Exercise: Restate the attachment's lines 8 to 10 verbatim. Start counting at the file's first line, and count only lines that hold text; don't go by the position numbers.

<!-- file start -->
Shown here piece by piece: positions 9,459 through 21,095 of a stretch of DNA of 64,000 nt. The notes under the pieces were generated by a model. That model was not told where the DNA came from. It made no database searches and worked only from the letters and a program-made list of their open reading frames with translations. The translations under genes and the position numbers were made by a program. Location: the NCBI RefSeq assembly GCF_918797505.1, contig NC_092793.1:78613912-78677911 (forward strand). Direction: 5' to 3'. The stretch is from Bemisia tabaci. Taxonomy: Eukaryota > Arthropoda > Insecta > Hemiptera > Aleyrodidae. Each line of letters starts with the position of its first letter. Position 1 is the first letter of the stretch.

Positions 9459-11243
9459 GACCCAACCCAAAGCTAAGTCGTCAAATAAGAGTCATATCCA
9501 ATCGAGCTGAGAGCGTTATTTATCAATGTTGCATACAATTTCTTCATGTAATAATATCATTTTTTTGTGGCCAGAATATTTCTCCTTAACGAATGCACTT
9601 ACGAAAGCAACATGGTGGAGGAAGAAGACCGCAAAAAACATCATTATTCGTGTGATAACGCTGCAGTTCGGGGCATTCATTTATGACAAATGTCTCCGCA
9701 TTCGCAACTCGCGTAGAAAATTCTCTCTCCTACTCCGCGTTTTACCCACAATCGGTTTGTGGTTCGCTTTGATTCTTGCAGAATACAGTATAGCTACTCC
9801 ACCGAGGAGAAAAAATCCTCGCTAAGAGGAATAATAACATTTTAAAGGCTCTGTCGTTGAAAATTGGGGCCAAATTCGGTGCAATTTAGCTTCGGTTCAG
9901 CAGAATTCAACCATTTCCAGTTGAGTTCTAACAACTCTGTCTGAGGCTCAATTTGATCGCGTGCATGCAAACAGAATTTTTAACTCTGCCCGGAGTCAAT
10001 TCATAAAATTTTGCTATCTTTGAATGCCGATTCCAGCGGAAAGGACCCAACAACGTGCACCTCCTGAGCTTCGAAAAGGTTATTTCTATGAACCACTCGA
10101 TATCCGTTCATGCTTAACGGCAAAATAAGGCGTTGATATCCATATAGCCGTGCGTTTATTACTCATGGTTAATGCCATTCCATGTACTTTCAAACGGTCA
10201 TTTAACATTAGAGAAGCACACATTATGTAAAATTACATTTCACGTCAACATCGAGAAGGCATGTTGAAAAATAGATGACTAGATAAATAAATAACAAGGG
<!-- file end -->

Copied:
9901 CAGAATTCAACCATTTCCAGTTGAGTTCTAACAACTCTGTCTGAGGCTCAATTTGATCGCGTGCATGCAAACAGAATTTTTAACTCTGCCCGGAGTCAAT
10001 TCATAAAATTTTGCTATCTTTGAATGCCGATTCCAGCGGAAAGGACCCAACAACGTGCACCTCCTGAGCTTCGAAAAGGTTATTTCTATGAACCACTCGA
10101 TATCCGTTCATGCTTAACGGCAAAATAAGGCGTTGATATCCATATAGCCGTGCGTTTATTACTCATGGTTAATGCCATTCCATGTACTTTCAAACGGTCA